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Hot off the Press – Aboriginal Child Protection Wallet Card

Aboriginal Child Protection Wallet CardThe Aboriginal Child Protection Wallet Card has been reprinted and is now available for order. This wallet card lets Aboriginal parents know about their right to get legal advice if they’re being investigated for a child protection matter. It provides the Legal Aid phone number, and encourages parents to call as soon as possible to find out if they qualify for a free lawyer.



Recently, a ground-breaking conference on gamification was held in San Francisco that drew hundreds of participants. What, you ask, is gamification?

Gamification is taking ideas from games and using them in other contexts to encourage people to take certain actions. Fitness apps are a good example of this. On the one end of the scale, there are apps like Fitocracy, which awards you points for working out and lets you compete with friends. On the other extreme you have apps like Zombies, Run!, which has you listen to a story as you run; every once in a while, zombies will attack and you have to run as fast as you can. Once the danger has passed, you can return to jogging. (Some of you may recognize that this is actually interval training.)
You may be wondering what this has to do with legal aid. The idea of gamification definitely sounds like it’s a bit out there, but if you think about it, it really is just an application of behavioural psychology. Now that’s something that we’re really interested in. We spend a lot of time trying to explain really long and complicated processes. We know that some people will drop out of any online process, legal or otherwise. There could be a lot of reasons for this – from the stress of a situation to getting distracted by the family pet – regardless of the reason, we need to know if there are ways we can tweak how we present information to encourage people to keep at it and not give up.

San Francisco

How do you motivate people to do things that they know they should do but can’t quite make themselves do? In general, I think most people who come to us start out very motivated; they want a divorce or they need to help a friend find help with their legal problem. But the fact is that most legal issues can’t be solved in one sitting. They take time and, as that time passes, things crop up in their lives that affect how motivated they are.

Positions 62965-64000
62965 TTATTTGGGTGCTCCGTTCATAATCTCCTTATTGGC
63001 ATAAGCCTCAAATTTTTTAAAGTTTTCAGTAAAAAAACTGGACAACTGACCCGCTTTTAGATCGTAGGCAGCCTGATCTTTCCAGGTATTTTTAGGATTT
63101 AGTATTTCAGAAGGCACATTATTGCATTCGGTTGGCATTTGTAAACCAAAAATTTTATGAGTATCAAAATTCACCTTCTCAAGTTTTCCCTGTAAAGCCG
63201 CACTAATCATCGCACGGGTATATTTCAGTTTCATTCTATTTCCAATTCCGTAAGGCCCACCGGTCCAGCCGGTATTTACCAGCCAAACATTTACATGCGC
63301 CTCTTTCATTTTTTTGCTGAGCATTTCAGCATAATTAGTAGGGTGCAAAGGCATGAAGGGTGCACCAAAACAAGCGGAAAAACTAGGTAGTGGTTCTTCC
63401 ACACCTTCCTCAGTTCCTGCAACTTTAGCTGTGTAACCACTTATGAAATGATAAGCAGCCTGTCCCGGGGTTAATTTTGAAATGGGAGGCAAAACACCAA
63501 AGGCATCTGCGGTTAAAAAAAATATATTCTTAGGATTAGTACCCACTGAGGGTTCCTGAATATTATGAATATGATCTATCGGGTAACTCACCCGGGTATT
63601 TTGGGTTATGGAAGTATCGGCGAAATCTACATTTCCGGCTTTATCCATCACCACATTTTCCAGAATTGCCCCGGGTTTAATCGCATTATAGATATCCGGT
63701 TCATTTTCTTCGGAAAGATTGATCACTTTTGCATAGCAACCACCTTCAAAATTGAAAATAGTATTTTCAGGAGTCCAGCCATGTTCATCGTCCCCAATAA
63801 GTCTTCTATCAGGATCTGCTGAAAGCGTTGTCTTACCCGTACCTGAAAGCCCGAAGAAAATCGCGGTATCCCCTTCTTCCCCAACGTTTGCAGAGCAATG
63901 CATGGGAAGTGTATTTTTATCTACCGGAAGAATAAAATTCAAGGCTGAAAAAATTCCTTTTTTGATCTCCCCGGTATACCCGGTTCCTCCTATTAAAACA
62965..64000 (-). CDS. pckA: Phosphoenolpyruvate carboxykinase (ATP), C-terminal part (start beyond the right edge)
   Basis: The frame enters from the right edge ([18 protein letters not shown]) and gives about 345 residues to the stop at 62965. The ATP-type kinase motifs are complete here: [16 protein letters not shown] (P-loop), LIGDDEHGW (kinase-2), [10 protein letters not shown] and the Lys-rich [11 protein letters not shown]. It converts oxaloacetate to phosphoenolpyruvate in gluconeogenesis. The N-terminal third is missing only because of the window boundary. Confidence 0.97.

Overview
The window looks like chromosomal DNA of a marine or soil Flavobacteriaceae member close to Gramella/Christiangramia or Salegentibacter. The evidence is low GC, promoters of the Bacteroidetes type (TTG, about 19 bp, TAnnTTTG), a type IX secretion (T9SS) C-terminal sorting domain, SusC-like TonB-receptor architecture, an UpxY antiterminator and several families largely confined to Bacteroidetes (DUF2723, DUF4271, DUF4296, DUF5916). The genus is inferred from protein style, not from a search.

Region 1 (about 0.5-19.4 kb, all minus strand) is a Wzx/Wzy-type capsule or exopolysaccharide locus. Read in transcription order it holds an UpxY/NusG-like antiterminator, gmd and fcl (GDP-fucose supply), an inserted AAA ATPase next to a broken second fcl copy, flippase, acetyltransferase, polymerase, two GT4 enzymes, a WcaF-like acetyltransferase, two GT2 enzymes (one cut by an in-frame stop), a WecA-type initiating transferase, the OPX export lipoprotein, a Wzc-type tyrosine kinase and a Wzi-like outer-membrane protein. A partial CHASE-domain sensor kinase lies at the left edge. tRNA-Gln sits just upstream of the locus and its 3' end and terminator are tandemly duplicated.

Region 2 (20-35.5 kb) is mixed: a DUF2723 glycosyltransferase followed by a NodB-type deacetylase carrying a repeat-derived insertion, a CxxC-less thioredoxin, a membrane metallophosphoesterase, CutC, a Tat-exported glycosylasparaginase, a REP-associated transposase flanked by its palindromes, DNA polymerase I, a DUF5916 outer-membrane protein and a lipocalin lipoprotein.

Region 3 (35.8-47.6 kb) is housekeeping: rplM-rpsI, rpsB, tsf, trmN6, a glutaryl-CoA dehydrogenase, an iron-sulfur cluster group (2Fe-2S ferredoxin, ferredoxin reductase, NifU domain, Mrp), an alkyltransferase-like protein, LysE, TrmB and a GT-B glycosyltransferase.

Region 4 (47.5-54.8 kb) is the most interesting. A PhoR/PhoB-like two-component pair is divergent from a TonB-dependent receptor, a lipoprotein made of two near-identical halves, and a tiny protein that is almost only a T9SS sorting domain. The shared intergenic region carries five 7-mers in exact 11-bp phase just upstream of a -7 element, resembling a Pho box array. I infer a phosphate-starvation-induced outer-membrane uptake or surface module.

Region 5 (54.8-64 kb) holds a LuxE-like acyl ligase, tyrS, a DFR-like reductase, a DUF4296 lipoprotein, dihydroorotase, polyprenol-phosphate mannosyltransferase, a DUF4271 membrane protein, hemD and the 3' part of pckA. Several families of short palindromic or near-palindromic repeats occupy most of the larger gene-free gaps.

One of the experts in motivation is BJ Fogg, a professor at Stanford and a keynote speaker at the San Francisco conference. To oversimplify his message to one sentence: for someone to do a certain behaviour, they need to be motivated to do it, have the ability to do it, and then have the thought to do it. In our case, we’ve put a lot of work into making sure that people have the ability to use our resources. With what we’ve learned about the theory of motivation, we have a good starting point for making our resources more engaging, which should hopefully help people stick with them to achieve what they set out to.

Emperor_Joshua_A__Norton_ISan Francisco Fact: Joshua Norton, Emperor of the United States of America and Protector of Mexico, was one of San Francisco’s most famous residents. He declared himself Emperor of the United States in 1859 and lived out his life in San Francisco as a local celebrity and even issued his own currency, which was accepted in the city.

He was once arrested by a police officer who wanted him institutionalized. There was a public outcry and the Police Chief ordered Norton released saying, “that he had shed no blood; robbed no one; and despoiled no country; which is more than can be said of his fellows in that line.” After that, he was saluted by any San Francisco police officers who saw him in the street.

–Nate Prosser, Online Outreach Coordinator

Hot off the press – Speaking to the Judge Before You’re Sentenced

Speaking To The JudgeBack in stock! Speaking to the Judge Before You’re Sentenced has been revised and reprinted. There have been some changes to the law regarding fines; previous versions of the brochure should be recycled.

This brochure outlines the possible sentences for someone pleading guilty or found guilty. It explains in plain language what you can say to the judge before the judge decides on a sentence. It also contains information for Aboriginal people on their Gladue rights and how to talk to the judge about their Aboriginal background.

Family law Word forms now available

A few years ago, we took down our Word versions of many court forms as they had been replaced by new official PDF court forms from the government. However, we heard that people missed the Word versions and so we decided to bring them back. There are now 23 new and improved Supreme Court family law forms in Word format available on our Family Law in BC website. You can find these forms on our Court Forms page; they are also linked to anytime that those forms are mentioned on the site.